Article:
UK Conservatives Refuse To Sign Anti-Racism Election Pledge
July 7, 2008 - 8:09 PM
London (CNSNews.com) - A political row has erupted in Britain over calls for lawmakers to sign an anti-racism pledge ahead of the general election, with several members of the Conservative Party publicly refusing to do so.
The party's finance spokesman, Michael Portillo, on Friday became its most senior member to say he would not sign a declaration drawn up by the Commission for Racial Equality (CRE), a statutory body drawn up under race relations legislation.
The code of conduct commits politicians not to use racist language during the campaign. It was signed by the five main party leaders in a joint, high-profile event last month, and each party nominated a senior member to deal with any race-related complaints raised during the campaign against any politician.
The CRE then urged each party to have all of its lawmakers and prospective parliamentary candidates endorse it too. Since then, 269 of 417 Labor lawmakers have done so, as have 55 of the 160 Conservative members of parliament. Of 47 Liberal Democrats, 45 have signed.
While many have yet to sign, three Conservative lawmakers have in recent days explicitly said they will not do so, prompting calls by Labor for William Hague to discipline or even expel them.
While Hague has resisted the calls, the addition to their ranks of Portillo on Friday, a senior member of the shadow cabinet who has been tipped as future contender for party leadership, has upped the stakes.
Portillo said Hague had already endorsed the CRE document on behalf of the party. He did not like having "bits of paper and questionnaires thrust in front of me."
"I haven't signed it," he said when asked by reporters, "because I speak for myself and I have said that I offer equality of esteem to everyone in this country."
Another lawmaker announced shortly soon after Portillo's comments that she, too, would not be signing. Other Conservatives have expressed sympathy with those refusing to sign, questioning the need to endorse pledges from pressure groups.
Hague will now find himself under growing pressure to clarify matters, and specifically whether he expects all candidates to endorse the document, or merely to abide by the code of conduct.
The CRE document emphasizes that it is not attempting to restrict political debate, but adds: "The right to free political expression must not be abused in the competition for popular votes by causing or exploiting prejudice and discrimination on the grounds of race or nationality."
Yet critics say endorsing it will stifle important debate about the issue of immigration and asylum-seeking. In parts of the country near ports where ferries arrive from continental Europe, polls have found voters to place these issues among the most pressing for them when choosing political candidates to support.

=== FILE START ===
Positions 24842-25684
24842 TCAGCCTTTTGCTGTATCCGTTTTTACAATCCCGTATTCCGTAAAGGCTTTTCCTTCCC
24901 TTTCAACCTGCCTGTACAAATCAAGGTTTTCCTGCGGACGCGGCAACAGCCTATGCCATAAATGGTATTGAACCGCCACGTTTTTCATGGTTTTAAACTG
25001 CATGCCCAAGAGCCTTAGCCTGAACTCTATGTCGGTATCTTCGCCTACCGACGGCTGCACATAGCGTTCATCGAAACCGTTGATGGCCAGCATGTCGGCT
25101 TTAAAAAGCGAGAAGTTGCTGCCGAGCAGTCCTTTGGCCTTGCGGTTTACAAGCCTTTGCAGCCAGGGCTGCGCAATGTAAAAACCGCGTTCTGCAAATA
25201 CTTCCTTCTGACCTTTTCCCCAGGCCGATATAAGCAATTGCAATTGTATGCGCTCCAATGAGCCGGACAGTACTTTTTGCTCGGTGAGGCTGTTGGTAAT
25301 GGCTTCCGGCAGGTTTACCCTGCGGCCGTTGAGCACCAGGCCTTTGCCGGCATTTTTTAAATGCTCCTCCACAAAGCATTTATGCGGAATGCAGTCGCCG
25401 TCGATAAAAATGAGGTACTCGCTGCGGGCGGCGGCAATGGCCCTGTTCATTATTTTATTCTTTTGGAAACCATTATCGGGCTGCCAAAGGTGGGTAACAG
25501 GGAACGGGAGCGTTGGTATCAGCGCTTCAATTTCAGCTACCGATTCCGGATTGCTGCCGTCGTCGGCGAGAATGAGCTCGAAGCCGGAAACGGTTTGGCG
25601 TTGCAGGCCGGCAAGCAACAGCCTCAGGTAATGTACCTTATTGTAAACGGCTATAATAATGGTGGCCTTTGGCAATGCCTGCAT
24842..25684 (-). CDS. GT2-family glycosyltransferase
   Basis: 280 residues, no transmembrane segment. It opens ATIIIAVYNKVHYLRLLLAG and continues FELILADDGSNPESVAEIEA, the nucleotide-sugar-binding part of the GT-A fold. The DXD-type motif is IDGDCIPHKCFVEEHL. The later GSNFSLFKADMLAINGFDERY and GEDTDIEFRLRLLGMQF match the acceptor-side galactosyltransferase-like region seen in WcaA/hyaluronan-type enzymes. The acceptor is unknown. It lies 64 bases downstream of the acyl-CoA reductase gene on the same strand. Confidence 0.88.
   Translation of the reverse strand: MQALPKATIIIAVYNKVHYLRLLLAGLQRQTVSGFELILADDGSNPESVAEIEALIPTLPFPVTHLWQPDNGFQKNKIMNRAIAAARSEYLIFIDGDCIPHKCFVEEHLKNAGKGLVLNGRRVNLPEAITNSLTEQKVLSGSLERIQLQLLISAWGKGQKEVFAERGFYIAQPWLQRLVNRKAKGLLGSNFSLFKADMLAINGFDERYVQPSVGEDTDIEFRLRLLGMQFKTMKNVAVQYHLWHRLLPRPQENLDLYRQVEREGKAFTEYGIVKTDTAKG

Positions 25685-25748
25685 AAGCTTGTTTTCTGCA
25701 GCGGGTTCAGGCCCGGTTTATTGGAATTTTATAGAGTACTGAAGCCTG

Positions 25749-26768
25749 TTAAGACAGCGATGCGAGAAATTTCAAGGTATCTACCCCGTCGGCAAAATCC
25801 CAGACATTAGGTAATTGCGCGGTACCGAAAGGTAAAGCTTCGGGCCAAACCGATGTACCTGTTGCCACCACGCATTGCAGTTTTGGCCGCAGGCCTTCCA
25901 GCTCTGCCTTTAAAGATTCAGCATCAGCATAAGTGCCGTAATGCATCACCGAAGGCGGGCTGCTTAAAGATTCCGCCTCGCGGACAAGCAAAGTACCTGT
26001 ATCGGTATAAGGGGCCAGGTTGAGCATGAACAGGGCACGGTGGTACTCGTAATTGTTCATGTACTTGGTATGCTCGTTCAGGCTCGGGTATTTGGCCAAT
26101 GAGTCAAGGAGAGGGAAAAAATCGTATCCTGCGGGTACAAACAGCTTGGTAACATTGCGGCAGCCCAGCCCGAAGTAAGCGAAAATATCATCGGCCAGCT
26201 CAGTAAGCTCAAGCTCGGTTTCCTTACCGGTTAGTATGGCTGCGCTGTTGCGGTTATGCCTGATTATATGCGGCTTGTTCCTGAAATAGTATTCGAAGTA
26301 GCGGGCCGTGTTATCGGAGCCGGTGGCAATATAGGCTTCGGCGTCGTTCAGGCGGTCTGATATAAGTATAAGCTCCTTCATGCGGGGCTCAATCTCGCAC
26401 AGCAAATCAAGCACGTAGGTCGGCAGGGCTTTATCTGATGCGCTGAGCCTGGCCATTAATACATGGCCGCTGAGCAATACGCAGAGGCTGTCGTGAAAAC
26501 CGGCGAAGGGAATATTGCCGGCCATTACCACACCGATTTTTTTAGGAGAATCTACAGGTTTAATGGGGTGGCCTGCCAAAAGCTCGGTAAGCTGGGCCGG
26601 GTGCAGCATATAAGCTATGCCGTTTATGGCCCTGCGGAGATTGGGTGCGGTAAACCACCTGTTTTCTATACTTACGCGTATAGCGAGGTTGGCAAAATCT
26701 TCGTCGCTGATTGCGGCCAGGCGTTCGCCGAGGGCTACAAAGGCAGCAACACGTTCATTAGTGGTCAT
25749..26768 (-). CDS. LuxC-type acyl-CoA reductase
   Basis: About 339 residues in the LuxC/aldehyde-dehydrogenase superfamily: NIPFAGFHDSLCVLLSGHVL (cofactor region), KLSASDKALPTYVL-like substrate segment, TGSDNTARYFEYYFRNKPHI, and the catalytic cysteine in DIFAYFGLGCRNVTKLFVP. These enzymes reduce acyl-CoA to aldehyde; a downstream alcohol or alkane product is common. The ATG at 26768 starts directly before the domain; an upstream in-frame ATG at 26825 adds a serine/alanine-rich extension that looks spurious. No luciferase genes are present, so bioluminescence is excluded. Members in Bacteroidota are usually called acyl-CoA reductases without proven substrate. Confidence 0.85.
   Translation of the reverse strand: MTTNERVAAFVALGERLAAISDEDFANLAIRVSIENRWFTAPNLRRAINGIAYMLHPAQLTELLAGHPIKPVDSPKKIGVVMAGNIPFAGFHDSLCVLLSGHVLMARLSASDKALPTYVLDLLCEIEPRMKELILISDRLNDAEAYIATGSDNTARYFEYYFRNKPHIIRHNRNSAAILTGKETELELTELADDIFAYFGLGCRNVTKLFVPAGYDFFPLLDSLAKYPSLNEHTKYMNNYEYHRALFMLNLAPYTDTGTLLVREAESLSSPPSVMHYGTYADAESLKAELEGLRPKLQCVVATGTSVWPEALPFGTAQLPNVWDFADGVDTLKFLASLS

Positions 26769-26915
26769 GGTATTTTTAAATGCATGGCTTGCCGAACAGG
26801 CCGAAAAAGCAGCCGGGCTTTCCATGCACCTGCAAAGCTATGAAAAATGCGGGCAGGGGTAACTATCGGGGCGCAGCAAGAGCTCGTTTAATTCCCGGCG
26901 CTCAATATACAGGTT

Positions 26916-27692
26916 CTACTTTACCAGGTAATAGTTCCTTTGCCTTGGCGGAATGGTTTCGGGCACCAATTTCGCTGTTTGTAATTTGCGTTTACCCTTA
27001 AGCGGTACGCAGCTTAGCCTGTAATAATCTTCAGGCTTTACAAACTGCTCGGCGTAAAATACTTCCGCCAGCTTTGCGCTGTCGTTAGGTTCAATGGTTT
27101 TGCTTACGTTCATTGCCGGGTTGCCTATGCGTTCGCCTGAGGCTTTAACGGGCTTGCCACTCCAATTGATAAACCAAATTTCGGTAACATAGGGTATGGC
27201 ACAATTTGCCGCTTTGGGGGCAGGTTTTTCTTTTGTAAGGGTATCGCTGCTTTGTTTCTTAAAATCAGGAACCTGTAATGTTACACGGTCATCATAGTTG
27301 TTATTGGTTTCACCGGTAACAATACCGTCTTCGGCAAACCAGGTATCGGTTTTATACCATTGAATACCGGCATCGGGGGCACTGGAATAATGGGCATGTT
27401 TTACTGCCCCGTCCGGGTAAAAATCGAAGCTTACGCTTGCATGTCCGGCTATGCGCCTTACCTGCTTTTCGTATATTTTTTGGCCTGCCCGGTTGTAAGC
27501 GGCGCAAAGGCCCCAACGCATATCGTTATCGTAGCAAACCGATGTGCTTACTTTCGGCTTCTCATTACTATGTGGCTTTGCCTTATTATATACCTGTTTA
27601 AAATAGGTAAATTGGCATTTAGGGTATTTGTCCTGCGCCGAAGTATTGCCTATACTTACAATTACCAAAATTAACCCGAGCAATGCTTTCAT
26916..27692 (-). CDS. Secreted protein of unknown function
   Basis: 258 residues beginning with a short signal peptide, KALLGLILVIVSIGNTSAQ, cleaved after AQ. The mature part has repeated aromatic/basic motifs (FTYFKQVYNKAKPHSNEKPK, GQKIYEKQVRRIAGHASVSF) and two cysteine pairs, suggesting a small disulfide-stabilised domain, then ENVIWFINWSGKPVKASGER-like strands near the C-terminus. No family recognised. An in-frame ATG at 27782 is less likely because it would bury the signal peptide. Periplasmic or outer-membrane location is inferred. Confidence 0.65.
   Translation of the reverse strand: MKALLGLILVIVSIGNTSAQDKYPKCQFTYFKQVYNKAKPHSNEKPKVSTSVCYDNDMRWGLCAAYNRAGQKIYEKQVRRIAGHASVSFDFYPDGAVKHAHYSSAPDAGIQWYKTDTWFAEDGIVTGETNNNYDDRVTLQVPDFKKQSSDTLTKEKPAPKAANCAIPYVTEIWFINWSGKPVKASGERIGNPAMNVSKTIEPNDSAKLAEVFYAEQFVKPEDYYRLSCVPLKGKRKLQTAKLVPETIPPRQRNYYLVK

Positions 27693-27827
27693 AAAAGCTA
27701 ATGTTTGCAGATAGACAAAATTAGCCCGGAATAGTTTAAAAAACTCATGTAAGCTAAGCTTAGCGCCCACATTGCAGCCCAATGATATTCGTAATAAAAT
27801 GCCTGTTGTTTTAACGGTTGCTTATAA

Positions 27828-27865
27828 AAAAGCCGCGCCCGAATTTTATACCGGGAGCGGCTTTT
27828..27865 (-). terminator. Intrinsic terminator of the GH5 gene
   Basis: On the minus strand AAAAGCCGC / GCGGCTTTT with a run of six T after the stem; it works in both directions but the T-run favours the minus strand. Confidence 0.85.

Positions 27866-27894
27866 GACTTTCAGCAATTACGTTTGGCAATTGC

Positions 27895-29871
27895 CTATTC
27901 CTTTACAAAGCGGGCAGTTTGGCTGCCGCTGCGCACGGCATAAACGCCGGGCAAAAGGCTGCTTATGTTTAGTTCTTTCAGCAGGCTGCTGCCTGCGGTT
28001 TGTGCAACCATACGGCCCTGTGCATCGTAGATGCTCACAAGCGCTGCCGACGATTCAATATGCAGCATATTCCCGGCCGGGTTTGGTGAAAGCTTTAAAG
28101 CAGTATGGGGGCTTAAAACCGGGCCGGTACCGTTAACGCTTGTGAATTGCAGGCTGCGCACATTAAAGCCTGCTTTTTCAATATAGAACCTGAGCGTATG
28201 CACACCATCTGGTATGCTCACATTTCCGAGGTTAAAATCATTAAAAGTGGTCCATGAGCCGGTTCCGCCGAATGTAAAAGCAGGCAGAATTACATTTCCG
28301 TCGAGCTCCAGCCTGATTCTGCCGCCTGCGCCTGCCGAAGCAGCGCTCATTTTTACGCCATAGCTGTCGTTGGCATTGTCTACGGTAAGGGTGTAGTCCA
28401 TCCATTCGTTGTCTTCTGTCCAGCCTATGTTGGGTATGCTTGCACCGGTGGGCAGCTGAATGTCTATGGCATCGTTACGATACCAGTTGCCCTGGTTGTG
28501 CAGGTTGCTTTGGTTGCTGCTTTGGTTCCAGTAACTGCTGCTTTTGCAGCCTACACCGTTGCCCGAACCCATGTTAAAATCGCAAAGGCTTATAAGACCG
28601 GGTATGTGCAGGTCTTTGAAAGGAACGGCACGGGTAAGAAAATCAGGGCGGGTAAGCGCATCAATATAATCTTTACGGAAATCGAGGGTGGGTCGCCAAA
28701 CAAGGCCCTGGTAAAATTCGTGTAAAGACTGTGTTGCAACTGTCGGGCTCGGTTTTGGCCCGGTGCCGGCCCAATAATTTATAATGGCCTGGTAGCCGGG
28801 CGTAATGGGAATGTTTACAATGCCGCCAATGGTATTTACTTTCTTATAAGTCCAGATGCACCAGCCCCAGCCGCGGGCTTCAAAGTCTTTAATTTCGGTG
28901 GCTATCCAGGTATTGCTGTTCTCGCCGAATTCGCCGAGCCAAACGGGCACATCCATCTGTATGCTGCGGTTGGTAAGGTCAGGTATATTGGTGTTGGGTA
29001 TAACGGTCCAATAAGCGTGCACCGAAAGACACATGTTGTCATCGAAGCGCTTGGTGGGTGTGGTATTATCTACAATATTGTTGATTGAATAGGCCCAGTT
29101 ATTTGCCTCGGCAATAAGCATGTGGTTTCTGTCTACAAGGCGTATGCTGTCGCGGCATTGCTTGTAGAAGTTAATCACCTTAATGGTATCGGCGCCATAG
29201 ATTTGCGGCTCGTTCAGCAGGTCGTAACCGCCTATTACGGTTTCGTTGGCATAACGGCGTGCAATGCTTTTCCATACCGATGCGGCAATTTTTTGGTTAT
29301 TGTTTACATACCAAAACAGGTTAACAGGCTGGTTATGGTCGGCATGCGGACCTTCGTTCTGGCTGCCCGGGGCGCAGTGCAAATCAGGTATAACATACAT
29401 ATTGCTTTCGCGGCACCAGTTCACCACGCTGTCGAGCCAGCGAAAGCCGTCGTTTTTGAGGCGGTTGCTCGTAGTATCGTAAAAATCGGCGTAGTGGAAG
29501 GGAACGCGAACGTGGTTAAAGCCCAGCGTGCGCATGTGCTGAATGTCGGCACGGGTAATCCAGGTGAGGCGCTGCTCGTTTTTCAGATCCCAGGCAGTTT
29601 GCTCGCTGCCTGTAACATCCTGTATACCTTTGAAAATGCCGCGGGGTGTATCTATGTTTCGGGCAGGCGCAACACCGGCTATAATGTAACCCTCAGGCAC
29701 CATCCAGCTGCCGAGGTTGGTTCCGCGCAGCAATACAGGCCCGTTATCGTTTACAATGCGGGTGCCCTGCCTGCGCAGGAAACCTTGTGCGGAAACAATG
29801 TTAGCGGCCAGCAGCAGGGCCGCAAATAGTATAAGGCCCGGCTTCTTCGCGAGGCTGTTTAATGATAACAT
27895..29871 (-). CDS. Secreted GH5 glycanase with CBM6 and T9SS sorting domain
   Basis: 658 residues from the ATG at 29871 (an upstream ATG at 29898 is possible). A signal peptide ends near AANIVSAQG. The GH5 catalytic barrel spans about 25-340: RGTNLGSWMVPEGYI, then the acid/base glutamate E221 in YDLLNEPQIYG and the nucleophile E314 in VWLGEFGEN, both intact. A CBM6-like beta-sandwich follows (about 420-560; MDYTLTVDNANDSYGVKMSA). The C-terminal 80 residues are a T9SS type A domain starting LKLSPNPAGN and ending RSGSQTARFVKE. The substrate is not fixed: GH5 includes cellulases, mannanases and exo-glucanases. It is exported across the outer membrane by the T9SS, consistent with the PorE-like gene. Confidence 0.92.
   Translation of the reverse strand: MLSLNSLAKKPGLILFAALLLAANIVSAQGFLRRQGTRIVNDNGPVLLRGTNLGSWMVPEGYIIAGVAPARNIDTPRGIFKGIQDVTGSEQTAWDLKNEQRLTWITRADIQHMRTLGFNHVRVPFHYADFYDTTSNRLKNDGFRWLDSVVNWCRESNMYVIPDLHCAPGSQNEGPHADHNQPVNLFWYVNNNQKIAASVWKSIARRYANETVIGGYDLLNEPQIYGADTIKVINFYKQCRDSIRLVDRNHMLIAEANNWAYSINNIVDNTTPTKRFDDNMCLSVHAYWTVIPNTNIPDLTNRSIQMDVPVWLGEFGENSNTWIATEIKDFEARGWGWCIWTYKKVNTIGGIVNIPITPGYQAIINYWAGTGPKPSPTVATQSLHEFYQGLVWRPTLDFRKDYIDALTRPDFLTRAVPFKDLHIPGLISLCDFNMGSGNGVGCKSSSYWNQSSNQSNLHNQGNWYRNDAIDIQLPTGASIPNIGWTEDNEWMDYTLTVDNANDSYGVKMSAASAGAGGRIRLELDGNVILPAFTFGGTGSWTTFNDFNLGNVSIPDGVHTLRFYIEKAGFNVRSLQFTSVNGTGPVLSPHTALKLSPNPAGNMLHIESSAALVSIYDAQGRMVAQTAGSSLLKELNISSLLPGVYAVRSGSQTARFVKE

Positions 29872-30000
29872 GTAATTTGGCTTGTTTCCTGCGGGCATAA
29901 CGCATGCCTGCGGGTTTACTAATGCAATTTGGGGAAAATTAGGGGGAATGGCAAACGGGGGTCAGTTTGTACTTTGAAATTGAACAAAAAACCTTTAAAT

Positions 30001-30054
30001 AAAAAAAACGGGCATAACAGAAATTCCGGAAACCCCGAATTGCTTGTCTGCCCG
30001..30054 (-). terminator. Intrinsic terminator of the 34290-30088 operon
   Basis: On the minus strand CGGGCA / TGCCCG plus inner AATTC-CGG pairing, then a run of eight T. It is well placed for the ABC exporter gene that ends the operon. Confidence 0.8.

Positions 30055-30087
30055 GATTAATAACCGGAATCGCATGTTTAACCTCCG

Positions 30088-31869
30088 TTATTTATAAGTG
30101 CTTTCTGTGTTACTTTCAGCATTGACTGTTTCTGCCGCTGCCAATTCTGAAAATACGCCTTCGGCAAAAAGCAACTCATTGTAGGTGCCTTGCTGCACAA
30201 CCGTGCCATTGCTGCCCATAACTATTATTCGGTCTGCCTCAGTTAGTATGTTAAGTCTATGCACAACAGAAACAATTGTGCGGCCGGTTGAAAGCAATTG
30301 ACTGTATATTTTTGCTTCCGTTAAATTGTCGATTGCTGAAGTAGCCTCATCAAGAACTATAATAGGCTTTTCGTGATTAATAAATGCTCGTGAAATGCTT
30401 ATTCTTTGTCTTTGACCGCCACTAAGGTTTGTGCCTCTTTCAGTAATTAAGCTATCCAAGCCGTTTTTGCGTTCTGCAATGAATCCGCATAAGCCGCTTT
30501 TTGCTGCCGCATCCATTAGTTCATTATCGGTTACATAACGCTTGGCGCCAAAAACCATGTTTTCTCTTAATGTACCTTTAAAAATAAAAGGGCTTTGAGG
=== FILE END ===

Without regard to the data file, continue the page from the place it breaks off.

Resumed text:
The CRE on its Internet website is running a tally of MPs who have signed from the various parties, as well as the handful who have refused to do so.
John Gummer, a former Conservative government minister, accused the CRE Friday of using "blackmail" to browbeat lawmakers into signing, for fear of being branded racist.
Gummer - who has not yet signed and has declined to say whether he will - said MPs' duty was to those who lived in their constituencies. As such they should not be prevented from discussing whatever subjects constituents wished to raise.
The CRE denied it was trying to browbeat anyone.
Spokesperson Vicki Kennedy said in a phone interview that although the CRE brokered the anti-racism pledge, it was a compact between the political parties themselves.
Because its drafting had been "an open and transparent process" it followed that whoever signed and did not sign it was a matter "for public consumption," which was why the names were being published on the website.
Kennedy said signing the document was "totally voluntary" as far as the CRE was concerned. It was more concerned that politicians adhered to the anti-racism principles than that they signed a piece of paper.
"We totally respect the right of any individual not to sign up and appreciate there may be a number of reasons why they might not want to do that," she said.
"We certainly will not be labeling anyone racist on the basis that they're not signing up."
On Thursday evening, Foreign Secretary Robin Cook slammed the Conservative Party for attitudes on race, and said Hague was not doing enough to stamp out racism among members.
Hague has been under attack on the issue since a speech he made during the party's spring conference last month, when he said Britain was at risk of becoming a "foreign land" under Prime Minister Tony Blair's leadership.
He has also frequently accused the government of being weak in tackling rising numbers of foreign asylum-seekers trying to get into Britain.
"If William Hague really wants to stamp out racism in his party, he should lead by example," Cook said.
Conservative chairman Michael Ancram called Cook's speech "quite ridiculous" while Hague said it was not racist to raise the legitimate concerns of citizens, especially regarding asylum.